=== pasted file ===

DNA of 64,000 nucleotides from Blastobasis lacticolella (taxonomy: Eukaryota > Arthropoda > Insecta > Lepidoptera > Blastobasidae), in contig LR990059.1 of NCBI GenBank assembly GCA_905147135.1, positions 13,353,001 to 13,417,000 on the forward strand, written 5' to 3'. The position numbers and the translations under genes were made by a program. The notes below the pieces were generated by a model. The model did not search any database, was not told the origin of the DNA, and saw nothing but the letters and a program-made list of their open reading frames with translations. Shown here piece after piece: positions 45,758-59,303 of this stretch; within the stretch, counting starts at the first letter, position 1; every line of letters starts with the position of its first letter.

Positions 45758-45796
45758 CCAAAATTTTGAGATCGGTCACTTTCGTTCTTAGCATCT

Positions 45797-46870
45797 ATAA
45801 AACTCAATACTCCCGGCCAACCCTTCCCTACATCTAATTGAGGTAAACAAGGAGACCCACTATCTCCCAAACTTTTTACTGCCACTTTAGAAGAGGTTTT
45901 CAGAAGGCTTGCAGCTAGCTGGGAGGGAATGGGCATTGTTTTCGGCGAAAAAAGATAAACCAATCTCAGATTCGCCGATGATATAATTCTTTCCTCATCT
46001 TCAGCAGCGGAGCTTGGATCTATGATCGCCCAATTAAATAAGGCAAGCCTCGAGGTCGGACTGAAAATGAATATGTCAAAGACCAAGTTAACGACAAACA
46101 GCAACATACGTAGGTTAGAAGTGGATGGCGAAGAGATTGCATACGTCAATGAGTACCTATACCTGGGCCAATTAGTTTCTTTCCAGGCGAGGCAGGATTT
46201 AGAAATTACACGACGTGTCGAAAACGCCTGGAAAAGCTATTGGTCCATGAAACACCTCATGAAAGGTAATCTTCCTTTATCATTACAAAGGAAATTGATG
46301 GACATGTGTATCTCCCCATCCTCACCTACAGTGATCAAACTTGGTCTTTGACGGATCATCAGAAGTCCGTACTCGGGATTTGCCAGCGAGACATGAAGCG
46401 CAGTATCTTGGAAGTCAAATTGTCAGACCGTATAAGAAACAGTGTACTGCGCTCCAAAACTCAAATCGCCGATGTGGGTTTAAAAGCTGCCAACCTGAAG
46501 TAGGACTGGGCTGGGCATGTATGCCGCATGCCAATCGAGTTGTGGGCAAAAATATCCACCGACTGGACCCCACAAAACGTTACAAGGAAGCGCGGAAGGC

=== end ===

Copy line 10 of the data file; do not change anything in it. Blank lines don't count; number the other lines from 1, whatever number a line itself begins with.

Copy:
46201 AGAAATTACACGACGTGTCGAAAACGCCTGGAAAAGCTATTGGTCCATGAAACACCTCATGAAAGGTAATCTTCCTTTATCATTACAAAGGAAATTGATG